"My masters year was my favourite year of study and the most rewarding. "

Lucy Potter celebrates graduation
Lucy Potter
MA Sociology
Lucy joined the Department of Sociological Studies to study MA Sociology after completing an undergraduate degree in Philosophy with the University of Sheffield. During her masters study, Lucy took advantage of the volunteering opportunities provided by the University and has gone on to secure a job with the British Tinnitus Association, with which she volunteered, following completion of her studies.
Lucy Potter celebrates graduation

Why did you choose to study the MA Sociology at the University of Sheffield?

I chose the MA Sociology at the University of Sheffield because I completed my undergraduate in Philosophy here. I knew the University very well; the Students' Union and the many libraries have fantastic study spaces. For the course itself, it had recently been redesigned for my year, which meant we were looking at contemporary issues in Sociology. 

What have you enjoyed most about your course and why?

I thoroughly enjoyed the MA dissertation. You have a lot of flexibility and independence to choose your own topic, and it gives you a chance to research something you are passionate about. It’s also an opportunity to conduct your own fieldwork by using your chosen research methods, and thinking sociologically about your topic. It’s hard work, but so rewarding once you have finished. 

My favourite lecturer is Lucy Mayblin, she was my lecturer for the module Current Sociology where we examined topics on Decolonisation and Eurocentrism. From her lectures I began to develop my research interests on these topics, choosing to complete my dissertation on whiteness within Voluntourism. Lucy was my personal tutor, she provided me with expert support and advice, especially during remote learning due the pandemic, where I was always able to reach out via e-mail or Skype for help.

What do you think about Sheffield as a city?

Sheffield is a welcoming and safe city. It has more of a ‘town’ feel, with lots of green spaces, and friendly people. It doesn’t lack in a fantastic night-out though. My favourite thing to do in Sheffield was hit West Street to the many bars and clubs, then stop at Aslan's on the way home (the best chippy in Sheffield). You’ll never get stuck of things to do in Sheffield; the Peak District is a bus journey away, as is the shopping centre Meadowhall. Sheffield is a home away from home.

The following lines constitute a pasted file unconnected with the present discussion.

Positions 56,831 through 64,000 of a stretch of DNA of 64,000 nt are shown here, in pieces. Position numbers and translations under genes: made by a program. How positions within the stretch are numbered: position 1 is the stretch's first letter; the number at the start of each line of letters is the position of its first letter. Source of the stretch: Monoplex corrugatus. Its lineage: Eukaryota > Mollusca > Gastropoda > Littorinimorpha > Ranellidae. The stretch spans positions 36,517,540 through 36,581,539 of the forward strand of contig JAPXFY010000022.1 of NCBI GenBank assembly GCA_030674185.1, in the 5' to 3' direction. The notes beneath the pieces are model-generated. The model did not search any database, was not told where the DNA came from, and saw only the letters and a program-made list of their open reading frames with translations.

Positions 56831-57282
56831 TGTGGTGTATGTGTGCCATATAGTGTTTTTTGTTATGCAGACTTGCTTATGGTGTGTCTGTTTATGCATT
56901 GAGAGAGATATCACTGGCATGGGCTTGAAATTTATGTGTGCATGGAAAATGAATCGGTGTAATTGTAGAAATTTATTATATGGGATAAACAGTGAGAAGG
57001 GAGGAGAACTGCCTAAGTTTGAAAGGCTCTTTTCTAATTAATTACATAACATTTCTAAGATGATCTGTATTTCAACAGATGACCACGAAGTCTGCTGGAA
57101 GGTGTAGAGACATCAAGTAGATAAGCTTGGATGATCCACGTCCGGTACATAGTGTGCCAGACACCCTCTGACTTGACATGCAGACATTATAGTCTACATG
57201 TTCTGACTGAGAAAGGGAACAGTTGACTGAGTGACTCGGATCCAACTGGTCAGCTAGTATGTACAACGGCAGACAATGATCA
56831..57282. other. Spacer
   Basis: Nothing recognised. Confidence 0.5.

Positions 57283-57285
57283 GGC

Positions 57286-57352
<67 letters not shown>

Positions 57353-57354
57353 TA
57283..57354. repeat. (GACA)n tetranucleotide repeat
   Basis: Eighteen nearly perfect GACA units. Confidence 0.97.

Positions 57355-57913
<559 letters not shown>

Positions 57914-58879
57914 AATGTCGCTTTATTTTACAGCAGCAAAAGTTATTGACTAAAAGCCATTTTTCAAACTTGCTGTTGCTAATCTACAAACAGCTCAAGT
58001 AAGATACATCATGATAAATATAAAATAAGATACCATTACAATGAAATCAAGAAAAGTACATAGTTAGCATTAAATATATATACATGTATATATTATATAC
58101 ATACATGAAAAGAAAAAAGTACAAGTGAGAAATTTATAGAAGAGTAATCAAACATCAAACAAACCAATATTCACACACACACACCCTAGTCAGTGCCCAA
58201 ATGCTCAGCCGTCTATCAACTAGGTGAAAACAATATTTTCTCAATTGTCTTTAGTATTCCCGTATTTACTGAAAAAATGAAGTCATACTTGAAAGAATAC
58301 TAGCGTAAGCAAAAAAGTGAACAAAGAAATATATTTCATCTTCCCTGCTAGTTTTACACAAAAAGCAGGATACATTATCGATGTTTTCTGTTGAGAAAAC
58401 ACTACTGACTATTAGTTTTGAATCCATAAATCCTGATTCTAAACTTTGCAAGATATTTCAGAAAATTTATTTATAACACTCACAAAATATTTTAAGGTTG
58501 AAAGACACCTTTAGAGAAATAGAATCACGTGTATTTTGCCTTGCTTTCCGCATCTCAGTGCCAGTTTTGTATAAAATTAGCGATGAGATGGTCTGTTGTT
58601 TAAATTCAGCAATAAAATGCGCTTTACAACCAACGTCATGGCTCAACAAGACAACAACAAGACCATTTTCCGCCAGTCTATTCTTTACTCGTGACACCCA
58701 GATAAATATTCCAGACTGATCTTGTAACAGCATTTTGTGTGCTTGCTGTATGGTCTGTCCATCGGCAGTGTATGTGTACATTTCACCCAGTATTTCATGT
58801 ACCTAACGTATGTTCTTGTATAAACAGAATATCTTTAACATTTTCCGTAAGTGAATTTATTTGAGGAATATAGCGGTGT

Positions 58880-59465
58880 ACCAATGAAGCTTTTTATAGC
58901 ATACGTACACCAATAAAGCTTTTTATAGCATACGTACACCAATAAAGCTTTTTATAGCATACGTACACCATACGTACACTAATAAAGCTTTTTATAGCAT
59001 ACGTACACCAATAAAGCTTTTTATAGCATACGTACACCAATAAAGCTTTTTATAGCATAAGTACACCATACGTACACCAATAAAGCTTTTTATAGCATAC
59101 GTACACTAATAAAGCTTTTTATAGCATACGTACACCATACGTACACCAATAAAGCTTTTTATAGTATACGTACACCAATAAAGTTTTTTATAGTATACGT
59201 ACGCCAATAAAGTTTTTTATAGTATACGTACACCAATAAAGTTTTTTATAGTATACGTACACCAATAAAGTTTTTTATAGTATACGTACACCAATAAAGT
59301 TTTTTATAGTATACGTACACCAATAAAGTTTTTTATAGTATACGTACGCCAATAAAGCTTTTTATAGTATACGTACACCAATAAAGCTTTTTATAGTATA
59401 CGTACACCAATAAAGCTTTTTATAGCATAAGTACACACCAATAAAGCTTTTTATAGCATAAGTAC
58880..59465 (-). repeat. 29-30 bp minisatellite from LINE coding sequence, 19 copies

Were you involved in any extra-curricular activities?

Taking part in volunteering was a large part of my experience at Sheffield. I volunteered for the ‘Children’s Project’ through the Students' Union, where I received safeguarding training and then I was able to lead a large number of children through different activities once a month. It was really fun. On one occasion, we all played Lazer Quest, so it’s not just a fun day out for the kids. I also got involved with volunteering for the British Tinnitus Association during the Coronavirus pandemic. I provided advice and help to those suffering with tinnitus. Volunteering has given me essential experience in areas such as communication, leadership and project planning. These are experiences that I discuss on my CV and in interviews, which has helped me to secure a job.

Student wearing a protective mask and studying at a laptop in Weston Park library

Any reflections to share on your study since the Coronavirus outbreak and the temporary move to online teaching?

The unprecedented pandemic was a tough one to deal with. During the first couple of weeks, I was unsure whether to take a leave of absence and finish my studies the following year, a decision that my lecturers supported me with. I am glad I decided to stick with it, and I can say that I received a Distinction, and prize for Best Dissertation during a pandemic! I was able to achieve this through a quick transition to remote learning, and support from my peers. 

What are your plans following graduation? Where do you see yourself in the future?

Upon completing my Masters, I started my new role as Tinnitus Support Adviser at the British Tinnitus Association – a role I secured due to my volunteering experience, and my commitment to postgraduate study. Alongside my support role, I am also working on a project with the Research Officer, where I am applying my interests in race and intersectionality to improve services for those suffering with tinnitus. I am interested in applying for a PhD in Sociology at Sheffield in the coming years, where I potentially see myself as a Research Officer.

What piece of advice would you offer new students to the Department of Sociological Studies at Sheffield?

I recommend that new students get involved and stuck in with as many opportunities that come their way! Join the Sociology Society – join any of the hundreds of societies the Students' Union has to offer. Don’t be afraid of going to your lecturers' office hours and ask questions, they are there to help you! Ultimately. just have fun. My Masters year was my favourite year of study and the most rewarding. 

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